Although I think DDoS extortion is declining due to the rising lucrative ransomware and scareware tactics, DDoS extortion remains interesting to me due to its sheer supervillainary. (plus the stories sound cool when you tell them). I was giving the example to a CSO I met today and after telling the story he asked, “How do I survive a DDoS Extortion Attack”, so here is how:
Businesses hit with these attacks have almost no reprisal to fight back and even have a disincentive to alert authorities who could work to defend against them.
DDoS, distributed denial of service, extortion occurs when a hacker threatens to utilize a vast botnet of many infected computers to bombard a single target online. By using up the target’s resources to accommodate the botnet traffic, legitimate traffic is unable to access the site, causing a denial of service. This prevents businesses from using their website, which may be integral to their business operations.
Before the DDoS attack, the extortionist will contact the site webmaster and offer to spare them from the attack for a payment. If the payment is not made by the given date, then the attack begins and the price usually increases.
Companies have three ways to retaliate: pay the attacker, use DDoS protection, or go to the authorities. Unfortunately, most companies choose to simply pay the attacker since it is the easiest and least expensive way to fix the problem. This only emboldens these kinds of attacks, causing more extortion on other companies.
It is possible to use DDoS protection to block bots, but in the extortionist will warn that if such an attempt is made then they will only increase the number of bots attacking the website, making it much more expensive to deal with.
Going to the authorities can be so ineffective that extortionists will not even discourage their target from doing so. Extortion attacks usually come from other countries, usually Eastern Europe, where the FBI has little recourse. Furthermore, businesses are afraid of reporting the crime because it could damage their brand if it got out that they were helpless against extortionists. This makes it harder for any countermeasures to be developed since it is impossible to tell how often extortion occurs, how much money is extorted, and who are the targets of extortionists. According to experts, every online gambling site is paying an extortion, usually around $40,000.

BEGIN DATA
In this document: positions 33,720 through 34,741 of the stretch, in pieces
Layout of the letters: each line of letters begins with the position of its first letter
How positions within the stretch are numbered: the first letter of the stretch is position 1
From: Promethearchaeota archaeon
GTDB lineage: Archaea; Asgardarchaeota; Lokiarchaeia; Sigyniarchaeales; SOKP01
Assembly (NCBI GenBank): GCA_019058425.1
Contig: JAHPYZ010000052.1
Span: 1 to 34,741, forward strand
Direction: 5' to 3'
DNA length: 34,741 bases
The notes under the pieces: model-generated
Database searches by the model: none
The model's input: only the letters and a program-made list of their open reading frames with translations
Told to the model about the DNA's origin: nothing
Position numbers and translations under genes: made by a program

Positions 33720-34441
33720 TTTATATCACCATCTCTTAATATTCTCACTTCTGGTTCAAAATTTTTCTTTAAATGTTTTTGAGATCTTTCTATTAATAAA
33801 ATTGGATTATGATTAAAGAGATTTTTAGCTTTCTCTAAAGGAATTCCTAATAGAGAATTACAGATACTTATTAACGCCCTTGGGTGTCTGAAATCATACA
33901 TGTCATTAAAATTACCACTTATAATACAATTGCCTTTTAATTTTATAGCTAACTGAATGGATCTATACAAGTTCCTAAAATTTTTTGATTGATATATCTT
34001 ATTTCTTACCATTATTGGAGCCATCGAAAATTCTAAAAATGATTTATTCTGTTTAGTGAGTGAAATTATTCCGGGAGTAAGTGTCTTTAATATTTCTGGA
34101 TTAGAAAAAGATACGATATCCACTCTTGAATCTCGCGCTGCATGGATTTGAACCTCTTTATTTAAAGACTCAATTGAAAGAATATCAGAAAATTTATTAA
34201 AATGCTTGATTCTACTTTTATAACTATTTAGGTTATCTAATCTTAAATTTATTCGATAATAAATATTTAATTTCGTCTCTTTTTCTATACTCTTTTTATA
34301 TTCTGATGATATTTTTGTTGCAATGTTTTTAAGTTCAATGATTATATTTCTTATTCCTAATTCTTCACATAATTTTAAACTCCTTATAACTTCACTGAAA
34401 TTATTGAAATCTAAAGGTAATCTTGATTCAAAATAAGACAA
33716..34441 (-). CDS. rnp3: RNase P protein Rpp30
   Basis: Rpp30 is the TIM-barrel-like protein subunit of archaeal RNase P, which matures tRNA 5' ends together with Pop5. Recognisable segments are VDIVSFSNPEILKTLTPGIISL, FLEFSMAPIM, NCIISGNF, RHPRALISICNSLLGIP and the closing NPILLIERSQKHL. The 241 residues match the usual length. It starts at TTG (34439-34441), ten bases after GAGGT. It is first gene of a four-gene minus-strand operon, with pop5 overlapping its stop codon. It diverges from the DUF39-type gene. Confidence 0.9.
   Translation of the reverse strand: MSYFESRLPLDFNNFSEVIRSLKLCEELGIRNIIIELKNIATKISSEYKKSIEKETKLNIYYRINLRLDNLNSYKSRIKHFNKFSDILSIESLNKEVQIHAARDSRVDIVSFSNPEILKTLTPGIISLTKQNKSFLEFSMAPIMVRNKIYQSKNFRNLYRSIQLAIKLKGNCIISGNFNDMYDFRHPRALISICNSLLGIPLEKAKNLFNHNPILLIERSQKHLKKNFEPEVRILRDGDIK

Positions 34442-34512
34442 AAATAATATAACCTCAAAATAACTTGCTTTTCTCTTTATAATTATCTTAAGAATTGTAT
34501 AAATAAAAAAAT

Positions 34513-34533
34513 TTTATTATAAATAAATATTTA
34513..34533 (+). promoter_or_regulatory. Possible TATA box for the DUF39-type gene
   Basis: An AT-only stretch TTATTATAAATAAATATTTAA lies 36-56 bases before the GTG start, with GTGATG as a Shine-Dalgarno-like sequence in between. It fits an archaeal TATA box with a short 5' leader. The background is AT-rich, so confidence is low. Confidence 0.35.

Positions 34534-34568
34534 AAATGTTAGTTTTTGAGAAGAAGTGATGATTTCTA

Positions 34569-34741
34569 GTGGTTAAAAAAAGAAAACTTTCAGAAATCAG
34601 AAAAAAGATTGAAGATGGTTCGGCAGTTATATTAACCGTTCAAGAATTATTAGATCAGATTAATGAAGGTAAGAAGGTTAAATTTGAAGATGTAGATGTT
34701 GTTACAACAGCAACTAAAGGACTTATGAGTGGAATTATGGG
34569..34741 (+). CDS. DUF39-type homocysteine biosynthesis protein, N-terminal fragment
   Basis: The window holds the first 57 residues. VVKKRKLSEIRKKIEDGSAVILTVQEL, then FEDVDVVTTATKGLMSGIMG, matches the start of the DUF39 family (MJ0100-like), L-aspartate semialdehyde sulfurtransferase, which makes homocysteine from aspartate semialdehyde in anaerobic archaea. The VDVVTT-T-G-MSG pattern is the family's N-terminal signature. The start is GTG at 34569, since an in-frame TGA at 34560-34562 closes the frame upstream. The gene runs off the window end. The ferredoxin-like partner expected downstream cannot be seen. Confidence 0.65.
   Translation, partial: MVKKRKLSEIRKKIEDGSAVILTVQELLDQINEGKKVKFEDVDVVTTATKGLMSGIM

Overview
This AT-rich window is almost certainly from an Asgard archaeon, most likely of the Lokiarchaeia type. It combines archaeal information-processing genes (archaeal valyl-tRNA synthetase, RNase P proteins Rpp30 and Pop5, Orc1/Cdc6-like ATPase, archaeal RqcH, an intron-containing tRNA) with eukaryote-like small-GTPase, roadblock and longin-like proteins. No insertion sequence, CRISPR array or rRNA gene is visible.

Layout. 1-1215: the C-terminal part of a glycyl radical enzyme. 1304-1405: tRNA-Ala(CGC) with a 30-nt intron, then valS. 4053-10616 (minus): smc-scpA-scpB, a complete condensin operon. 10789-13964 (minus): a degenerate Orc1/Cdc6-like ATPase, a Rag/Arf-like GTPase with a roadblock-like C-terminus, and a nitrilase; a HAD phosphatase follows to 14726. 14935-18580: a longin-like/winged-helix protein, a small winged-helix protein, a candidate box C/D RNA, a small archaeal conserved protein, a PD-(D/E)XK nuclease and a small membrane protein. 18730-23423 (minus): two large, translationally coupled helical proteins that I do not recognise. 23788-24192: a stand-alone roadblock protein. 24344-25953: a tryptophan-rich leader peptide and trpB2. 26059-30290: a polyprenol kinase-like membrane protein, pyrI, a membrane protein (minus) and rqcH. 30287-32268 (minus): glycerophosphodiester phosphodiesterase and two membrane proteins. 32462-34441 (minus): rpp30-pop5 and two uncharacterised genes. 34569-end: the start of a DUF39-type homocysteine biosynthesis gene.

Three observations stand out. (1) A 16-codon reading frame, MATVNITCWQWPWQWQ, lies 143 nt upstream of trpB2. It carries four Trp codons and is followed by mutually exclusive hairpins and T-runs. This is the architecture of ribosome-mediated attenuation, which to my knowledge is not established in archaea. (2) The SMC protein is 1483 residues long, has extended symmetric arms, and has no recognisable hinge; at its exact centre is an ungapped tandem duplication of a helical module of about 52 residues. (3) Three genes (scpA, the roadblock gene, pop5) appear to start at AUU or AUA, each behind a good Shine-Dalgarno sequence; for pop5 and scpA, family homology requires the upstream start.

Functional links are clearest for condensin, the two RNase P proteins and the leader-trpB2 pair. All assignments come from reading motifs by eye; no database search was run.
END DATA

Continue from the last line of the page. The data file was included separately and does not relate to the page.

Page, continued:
For these, reasons too often companies will simply remain quiet about the extortion and pay their fee. The ransom is much less than the costs incurred from a denial of service attack. Sometimes, the extortionist even gives their victim the opportunity to pay for an attack on a competitor. Why not? It gives the victim a chance to level the playing field and the extortionist a chance to make even more money.
The best way to combat attacks like these is for businesses to put aside competitive differences and share their information regarding security and cyberattacks with industry peers and law enforcement authorities. But that’s never going to happen and businesses are likely to continue to fight an every-man-for-themselves battle.
Until then, it’s up to companies to build up internal protections and beef up their security to protect against botnet attacks. Also, if this ever starts to happen to your business you can always contact me and I can see how I can help!